The drawback to where it’s now placed is the viewing angle. Although the image quality on the 1 MP camera is enough for video calls, you end up staring at the other person’s nostrils. As people always gaze up at me one way or another, not much has really changed 😉. But if you video call regularly, I’d definitely consider buying a separate webcam.
The webcam tucks away discreetly into the keyboard
The other thing installed alongside your standard «Candy Crush» and Microsoft Office is Huawei’s PC Manager. This is where you can search for driver updates or sync your Huawei smartphone if you need to. The one thing that bothered me about the software was that it placed one icon on the right of the display in the taskbar. The icon only disappears when you end the programme. But then you lose the automatic driver updates, too.
The display resolution is 3000 × 2000 pixels. While that’s not quite UHD, it’s still more than enough pixels to produce a razor-sharp image. Unfortunately, not all Windows programmes are optimised for these kinds of resolutions so I kept seeing tiny menus and text. But it’s not as bad as with UHD. The high resolution does admittedly put a lot of pressure on the battery but even photographers are dependent on high pixel density – in the same way as they rely on 100% colour fidelity in sRGB.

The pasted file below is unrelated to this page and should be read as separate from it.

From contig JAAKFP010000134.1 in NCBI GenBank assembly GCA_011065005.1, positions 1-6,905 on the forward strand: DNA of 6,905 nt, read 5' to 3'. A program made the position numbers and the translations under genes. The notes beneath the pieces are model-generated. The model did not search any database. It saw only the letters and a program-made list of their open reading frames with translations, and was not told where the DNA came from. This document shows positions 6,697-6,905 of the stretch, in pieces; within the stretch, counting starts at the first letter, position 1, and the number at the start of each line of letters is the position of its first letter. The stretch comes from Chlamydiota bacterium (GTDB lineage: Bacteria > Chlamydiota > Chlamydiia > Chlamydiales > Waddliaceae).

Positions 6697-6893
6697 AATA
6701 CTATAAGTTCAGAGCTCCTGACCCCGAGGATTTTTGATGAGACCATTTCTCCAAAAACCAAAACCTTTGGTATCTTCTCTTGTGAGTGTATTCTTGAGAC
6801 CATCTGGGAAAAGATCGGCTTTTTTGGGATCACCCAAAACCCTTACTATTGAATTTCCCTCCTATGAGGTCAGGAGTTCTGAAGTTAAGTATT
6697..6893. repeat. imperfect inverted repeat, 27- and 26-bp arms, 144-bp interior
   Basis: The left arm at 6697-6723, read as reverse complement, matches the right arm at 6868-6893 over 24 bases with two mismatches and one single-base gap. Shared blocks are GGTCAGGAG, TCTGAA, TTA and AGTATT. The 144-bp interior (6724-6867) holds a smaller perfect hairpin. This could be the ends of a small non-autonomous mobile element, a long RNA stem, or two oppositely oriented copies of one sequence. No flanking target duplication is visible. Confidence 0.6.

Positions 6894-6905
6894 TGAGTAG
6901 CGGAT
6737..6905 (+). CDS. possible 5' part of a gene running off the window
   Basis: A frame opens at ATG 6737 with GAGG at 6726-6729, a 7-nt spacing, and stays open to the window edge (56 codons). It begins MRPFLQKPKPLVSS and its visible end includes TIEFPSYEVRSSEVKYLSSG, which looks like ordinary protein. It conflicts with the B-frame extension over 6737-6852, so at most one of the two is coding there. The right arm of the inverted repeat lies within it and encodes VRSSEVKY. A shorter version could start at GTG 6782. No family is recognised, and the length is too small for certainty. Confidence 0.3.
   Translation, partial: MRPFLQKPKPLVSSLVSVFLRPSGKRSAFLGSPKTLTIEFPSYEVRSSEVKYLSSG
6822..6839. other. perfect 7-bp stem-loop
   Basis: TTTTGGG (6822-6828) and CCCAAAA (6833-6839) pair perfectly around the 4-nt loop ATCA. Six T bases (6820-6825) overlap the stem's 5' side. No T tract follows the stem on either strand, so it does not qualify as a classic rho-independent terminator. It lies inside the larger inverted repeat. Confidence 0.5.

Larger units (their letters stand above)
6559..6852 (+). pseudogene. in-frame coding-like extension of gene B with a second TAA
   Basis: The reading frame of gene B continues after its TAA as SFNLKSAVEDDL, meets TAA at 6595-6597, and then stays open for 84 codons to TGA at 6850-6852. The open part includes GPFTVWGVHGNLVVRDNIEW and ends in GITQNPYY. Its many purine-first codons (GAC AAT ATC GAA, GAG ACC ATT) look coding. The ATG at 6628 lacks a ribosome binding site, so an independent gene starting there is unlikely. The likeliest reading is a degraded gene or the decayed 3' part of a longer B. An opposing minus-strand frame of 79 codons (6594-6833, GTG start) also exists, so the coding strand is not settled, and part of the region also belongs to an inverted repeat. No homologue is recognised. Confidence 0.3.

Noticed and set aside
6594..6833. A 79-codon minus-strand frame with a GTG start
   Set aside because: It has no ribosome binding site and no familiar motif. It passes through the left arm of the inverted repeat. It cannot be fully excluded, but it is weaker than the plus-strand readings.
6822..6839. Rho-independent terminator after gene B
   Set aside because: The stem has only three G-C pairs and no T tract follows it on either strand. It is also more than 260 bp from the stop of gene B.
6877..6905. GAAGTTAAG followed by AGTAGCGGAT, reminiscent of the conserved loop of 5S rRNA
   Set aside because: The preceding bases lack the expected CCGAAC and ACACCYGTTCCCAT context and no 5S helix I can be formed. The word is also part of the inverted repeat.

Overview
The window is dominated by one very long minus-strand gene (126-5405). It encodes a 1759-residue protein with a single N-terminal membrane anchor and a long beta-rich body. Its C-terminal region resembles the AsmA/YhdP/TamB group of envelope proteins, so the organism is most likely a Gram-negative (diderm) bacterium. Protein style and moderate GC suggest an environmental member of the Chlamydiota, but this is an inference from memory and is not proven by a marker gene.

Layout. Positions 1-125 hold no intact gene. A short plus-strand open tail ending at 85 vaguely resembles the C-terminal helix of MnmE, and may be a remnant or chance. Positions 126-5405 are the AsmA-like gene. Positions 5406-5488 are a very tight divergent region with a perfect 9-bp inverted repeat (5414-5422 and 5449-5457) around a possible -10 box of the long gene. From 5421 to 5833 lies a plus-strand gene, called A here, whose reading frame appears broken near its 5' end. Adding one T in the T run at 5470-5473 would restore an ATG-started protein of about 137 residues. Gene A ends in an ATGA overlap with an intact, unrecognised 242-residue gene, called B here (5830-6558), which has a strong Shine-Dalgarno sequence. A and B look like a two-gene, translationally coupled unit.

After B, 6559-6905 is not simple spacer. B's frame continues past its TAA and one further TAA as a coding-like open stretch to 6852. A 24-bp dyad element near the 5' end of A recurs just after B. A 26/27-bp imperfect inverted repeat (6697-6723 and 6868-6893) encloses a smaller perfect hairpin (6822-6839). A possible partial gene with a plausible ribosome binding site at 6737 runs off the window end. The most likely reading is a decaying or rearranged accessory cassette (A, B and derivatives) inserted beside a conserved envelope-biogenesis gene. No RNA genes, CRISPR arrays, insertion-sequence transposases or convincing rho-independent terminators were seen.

It might not quite cut it as UHD, but the image still looks razor sharp
The 3:2 aspect ratio is also a welcome update, as it translates into more usable desktop in most applications. The paper format means you get black bars when you’re watching videos or playing games. But they weren’t big enough to bother me.
The display is reflective but not overly so
What else is there to say about the display? Its large viewing angle of 178° is impressive and it boasts good brightness at 450 nits. Even with the reflective display, it’s still pretty usable outside. As for the touch display, it reacts quickly and precisely. But because there wasn’t a 360° display, I didn’t use the touch input option that often.
The Matebook speakers are located under the keyboard. You can see them through the two narrow strips next to the keyboard. Thanks to activated Dolby Atmos, they produce a surprisingly powerful sound. Granted, I never thought the sound was coming from higher up – I could tell it was from under the keyboard – but the quality is very good for laptop speakers.
The Matebook houses a 57.4 Wh lithium polymer battery. When you’re using it for standard office use (writing, surfing the net and watching YouTube now and again), it lasts between eight and nine hours when brightness is set at 75%.
In the HeavyLoad stress test, all processes are used to capacity and so the Matebook was defeated after about two hours. This result put it slightly ahead of the competition. To round off my tests, I tried continuous YouTube streaming. At 75% brightness, the Matebook held out for 6 hours 45 minutes, which is impressive. The Lenovo C930 was already flagging after five and a half hours.
Touchpad and keyboard